Michael Park is an accomplished composer and pianist with a keen interest in speech, humour, and collaboration. His music aims to give audiences an experience beyond the realm of traditional concert-going. Heralded for his innovative projects, his Ted Talk, Experiencing Disease Through Musichas been described as moving, haunting, and an amazing translation of the disease. Michael’s compositions have been performed in Vancouver at the Sonic Boom Music Festival and the Songfire Festival of Song, as well as concerts presented by Music on Main, the Erato Ensemble, and pianist, Corey Hamm. His music has been presented in Winnipeg by Flipside Opera and the Contemporary Opera Lab, and in New York by Opera On Tap. An accomplished pianist, Michael’s experiences with improvisation and multi-disciplinary collaboration led him to studies in composition. He regularly performs his own works, as well as those of his colleagues and continues to collaborate with a wide variety of artists, including dancers, poets, visual artists, and musicians. He also sits on the board of directors for Vancouver’s Redshift Music Society.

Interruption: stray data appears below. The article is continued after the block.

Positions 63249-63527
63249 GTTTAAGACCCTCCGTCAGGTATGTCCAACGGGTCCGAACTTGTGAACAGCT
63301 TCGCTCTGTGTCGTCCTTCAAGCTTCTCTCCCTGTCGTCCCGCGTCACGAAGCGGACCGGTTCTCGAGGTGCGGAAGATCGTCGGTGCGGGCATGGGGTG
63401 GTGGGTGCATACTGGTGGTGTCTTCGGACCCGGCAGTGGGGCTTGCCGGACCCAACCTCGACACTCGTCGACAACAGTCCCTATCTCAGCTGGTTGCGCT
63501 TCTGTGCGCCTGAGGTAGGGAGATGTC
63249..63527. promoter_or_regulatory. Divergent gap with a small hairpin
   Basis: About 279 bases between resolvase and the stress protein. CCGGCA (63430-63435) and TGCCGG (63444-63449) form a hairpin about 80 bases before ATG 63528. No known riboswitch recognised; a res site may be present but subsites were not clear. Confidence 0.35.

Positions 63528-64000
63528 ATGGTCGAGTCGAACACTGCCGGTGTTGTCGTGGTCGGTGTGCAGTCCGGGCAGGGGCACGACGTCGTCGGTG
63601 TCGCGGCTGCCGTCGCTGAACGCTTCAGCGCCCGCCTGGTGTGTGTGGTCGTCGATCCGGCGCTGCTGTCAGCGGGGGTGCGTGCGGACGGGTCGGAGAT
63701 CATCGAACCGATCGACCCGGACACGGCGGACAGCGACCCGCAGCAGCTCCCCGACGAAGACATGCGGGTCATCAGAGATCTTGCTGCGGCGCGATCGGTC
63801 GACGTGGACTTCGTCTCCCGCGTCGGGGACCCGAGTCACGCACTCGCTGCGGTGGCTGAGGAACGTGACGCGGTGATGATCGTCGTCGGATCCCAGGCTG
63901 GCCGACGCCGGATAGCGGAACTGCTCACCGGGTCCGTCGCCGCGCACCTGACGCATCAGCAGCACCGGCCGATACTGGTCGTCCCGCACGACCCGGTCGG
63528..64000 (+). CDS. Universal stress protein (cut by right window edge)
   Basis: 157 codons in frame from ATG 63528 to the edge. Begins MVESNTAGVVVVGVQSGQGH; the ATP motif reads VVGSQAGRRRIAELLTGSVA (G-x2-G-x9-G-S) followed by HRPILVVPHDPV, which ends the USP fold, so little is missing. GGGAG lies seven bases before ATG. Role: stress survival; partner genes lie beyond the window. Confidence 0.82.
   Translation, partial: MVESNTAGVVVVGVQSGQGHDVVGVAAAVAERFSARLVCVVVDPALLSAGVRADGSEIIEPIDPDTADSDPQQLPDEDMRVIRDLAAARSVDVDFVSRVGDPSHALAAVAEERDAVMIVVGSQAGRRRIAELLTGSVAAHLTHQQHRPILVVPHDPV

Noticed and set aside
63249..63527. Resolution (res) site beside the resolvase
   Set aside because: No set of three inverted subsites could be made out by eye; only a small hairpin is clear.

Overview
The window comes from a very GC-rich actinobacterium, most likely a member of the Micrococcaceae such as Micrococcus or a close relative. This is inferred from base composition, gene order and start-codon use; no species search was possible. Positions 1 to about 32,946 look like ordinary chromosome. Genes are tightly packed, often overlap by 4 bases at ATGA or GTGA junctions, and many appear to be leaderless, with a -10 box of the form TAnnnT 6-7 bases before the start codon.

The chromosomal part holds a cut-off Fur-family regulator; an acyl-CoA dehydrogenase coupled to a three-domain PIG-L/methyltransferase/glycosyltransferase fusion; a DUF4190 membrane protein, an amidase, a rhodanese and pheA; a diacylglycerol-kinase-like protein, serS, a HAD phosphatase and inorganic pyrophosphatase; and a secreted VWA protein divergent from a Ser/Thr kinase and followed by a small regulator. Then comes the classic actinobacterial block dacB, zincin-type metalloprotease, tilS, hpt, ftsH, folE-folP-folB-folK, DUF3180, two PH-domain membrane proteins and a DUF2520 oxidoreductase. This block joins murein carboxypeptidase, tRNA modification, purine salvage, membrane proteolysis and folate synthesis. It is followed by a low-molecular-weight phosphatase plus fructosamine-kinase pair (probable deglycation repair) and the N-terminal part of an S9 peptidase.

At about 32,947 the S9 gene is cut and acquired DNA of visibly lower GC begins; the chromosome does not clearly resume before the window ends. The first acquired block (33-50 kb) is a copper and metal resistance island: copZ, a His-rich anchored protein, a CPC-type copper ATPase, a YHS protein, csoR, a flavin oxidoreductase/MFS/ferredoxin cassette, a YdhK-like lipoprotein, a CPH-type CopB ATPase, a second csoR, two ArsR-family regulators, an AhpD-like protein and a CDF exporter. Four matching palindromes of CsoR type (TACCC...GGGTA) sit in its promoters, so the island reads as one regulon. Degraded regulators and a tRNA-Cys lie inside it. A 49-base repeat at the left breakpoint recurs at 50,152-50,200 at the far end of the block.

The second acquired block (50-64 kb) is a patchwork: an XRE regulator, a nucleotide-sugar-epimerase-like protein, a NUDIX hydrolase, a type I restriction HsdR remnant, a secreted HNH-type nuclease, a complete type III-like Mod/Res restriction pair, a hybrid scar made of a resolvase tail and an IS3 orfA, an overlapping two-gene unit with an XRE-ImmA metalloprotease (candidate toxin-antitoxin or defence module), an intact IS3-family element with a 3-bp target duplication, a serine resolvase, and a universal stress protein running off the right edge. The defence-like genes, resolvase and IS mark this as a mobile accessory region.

Alison d’Amato is a dynamic and versatile musician, committed to performing and teaching in the full spectrum of solo and chamber music genres. She is actively involved in creating new approaches to chamber music in colleges and conservatories, and has developed several projects that explore interdisciplnary collaborations among artists. A valued member of several pioneering organizations in addition to Art Song Lab: she is Artistic Co-Director of Florestan Recital Project and co-founder of the Vancouver International Song Institute (VISI). In 2011, she joined the faculty at Eastman School of Music as Assistant Professor of Vocal Coaching. In all these activities, Alison is dedicated to energizing the relationships and communication inherent in music and bringing students’ love of music to the forefront of their projects. As both a pianist and teacher, Alison enjoys a variety of engagements that includes interdisciplinary projects with musicologists, composers, writers, and dancers.